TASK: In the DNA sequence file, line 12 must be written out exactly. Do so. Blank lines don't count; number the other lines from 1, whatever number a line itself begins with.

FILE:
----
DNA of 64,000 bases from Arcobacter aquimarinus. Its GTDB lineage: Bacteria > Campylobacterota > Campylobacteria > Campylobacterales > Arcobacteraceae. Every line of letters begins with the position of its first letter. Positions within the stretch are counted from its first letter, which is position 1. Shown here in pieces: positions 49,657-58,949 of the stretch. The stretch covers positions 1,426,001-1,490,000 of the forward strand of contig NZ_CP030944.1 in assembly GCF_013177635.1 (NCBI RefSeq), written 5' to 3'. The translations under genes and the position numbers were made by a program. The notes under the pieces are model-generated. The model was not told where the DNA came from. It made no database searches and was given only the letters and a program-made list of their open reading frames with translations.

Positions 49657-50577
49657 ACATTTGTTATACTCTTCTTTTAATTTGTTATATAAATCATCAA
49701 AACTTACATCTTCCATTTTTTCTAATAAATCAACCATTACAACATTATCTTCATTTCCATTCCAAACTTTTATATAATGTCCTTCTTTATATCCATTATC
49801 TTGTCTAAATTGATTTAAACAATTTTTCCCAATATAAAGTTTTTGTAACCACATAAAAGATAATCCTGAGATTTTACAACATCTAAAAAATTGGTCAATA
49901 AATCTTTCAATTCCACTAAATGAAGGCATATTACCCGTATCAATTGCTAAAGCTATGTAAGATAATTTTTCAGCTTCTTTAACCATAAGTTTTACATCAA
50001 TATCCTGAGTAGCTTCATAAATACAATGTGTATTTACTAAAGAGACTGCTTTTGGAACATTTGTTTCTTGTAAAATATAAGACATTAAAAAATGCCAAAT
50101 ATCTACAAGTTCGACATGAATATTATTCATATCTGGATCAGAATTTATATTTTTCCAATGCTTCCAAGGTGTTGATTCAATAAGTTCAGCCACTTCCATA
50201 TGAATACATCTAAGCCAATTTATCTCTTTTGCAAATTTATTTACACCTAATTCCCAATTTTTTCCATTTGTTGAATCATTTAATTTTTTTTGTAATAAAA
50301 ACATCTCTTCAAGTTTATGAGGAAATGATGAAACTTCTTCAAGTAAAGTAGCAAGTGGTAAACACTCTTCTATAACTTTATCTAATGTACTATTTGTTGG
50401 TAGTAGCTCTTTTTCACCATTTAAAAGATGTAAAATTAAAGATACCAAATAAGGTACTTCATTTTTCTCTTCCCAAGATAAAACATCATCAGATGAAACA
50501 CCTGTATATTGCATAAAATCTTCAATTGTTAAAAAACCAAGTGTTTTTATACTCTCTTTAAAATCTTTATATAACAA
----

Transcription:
50501 CCTGTATATTGCATAAAATCTTCAATTGTTAAAAAACCAAGTGTTTTTATACTCTCTTTAAAATCTTTATATAACAA